What's On

Your guide to everything in North East

All of Sunderland is a stage, thanks to Sunderland Stages culture project

A new project aiming to put more things on more stages in Sunderland kicks off next month. Sam Wonfor takes a look at what's in store

Helen Green - Creative Director Arts Centre Washington who was one of the founders of Sunderland Stages
Helen Green - Creative Director Arts Centre Washington who was one of the founders of Sunderland Stages

A ‘performing arts renaissance’ is on the cards for Sunderland, thanks to a new project which is aiming to offer a plethora of perhaps unexpected platforms to the best of theatre, dance and spoken word across the city.

Sunderland Stages will bring performances to a range of venues including Royalty Theatre, Arts Centre Washington, North Shore and the Bonded Warehouse (both University of Sunderland Students’ Union venues).

There will also be a number of special performances in ‘found’ spaces including Sunderland Museum and Winter Gardens, Independent and The Canny Space.

Project leader and creative director of Arts Centre Washington Helen Green says: “When I came to Arts Centre Washington it was quite an unusual experience for me to work in a city where there are only two professional stages – the Empire Theatre and Arts Centre Washington, who are at opposite ends of the spectrum in terms of size, programme, resources and so on. 

“Unlike the Empire Theatre who present large scale shows sometimes direct form the West End, we present theatre in an intimate setting often made by artists that live and work in the north of England.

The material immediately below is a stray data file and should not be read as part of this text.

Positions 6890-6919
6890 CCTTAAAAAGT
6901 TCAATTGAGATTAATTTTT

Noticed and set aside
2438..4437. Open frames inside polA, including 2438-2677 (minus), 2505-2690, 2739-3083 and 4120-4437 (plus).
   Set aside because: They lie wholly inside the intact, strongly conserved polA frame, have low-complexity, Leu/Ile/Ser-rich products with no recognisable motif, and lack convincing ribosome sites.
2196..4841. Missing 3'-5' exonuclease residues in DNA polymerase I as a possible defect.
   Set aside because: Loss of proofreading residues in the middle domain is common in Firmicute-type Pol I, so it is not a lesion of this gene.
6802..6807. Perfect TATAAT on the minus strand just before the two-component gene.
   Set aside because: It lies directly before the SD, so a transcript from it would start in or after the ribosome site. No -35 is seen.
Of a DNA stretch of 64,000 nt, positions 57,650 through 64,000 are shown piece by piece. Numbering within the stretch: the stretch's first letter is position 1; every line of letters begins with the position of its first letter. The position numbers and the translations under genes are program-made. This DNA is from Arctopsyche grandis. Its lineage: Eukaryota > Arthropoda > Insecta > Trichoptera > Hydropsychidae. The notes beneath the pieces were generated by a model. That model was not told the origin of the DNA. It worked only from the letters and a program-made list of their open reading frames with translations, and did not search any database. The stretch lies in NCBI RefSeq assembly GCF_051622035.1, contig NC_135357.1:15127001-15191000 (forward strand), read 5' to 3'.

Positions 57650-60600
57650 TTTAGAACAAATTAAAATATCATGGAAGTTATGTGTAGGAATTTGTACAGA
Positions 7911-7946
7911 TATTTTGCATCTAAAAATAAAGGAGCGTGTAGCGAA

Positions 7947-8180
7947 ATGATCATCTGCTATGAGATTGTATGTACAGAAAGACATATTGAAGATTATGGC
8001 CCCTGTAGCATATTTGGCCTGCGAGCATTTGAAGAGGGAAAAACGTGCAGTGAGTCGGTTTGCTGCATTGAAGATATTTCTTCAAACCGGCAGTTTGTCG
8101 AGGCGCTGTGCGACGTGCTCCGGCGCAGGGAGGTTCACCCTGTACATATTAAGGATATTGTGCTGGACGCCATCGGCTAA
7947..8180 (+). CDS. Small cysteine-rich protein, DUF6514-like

“Over the past five years since I came to Arts Centre Washington and introduced a performance programme we have steadily developed a reputation for really high quality theatre that is often funny, musical or quirky but that most importantly is relevant to the lives of people in our community today,” she continues.

“Our growing audience visit from all over the region.  However, we felt that a number of factors such as poor public transport links were making it difficult for Sunderland residents from over the other side of the A19 from Washington to visit us.

So we decided to take Mohammed to the mountain!”

 

This plan has been put into action thanks to a partnership between the Arts Centre Washington, The Royalty Theatre and Sunderland University Students Union, which will bring performances to the stage that otherwise would not reach the main city of Sunderland. 

The project will also afford many artists and arts companies their first chance to present work in Sunderland.

Highlights during the debut autumn season of Sunderland Stages include the Ballet Lorent’s acclaimed production ‘The Night Ball’ (October 17), which will be performed in the atmospheric setting of North Shore, a student union nightclub - a perfect location to celebrate the sheer, unadulterated joy of dancing in a social environment. 

The Bonded Warehouse plays host to The Paper Bird’s ‘Blind’ (October 26), which features UK beat-boxing champion Grace Savage, and explores explores the mixed messages young people are hearing in the world today, from motherly advice to what we learn in the school playground and the music charts.

Family theatre comes to The Royalty in the form of Horse and Bamboo’s ‘Hansel and Gretel’ (October 18). Suitable for ages five and over, this talk-about adaptation features music and film, puppets and masks.

Arts Centre Washington welcomes the highly regarded touring theatre company Paines Plough with rap artist Kate Tempest’s incendiary new play Hopelessly Devoted (November 20).

Set in a prison the show tells the story of one girl’s redemption through music.

Other venues include The Canny Space (Holy Trinity Church) who are hosting Kate Fox and Union Jill’s ‘Letting Off Steam’ (November 21), Independent and Sunderland Museum and Winter Gardens.

For full Sunderland Stages listings and bookings, visit www.sunderlandstages.co.uk

Journalists

David Whetstone
Culture Editor
Graeme Whitfield
Business Editor
Mark Douglas
Newcastle United Editor
Stuart Rayner
Sports Writer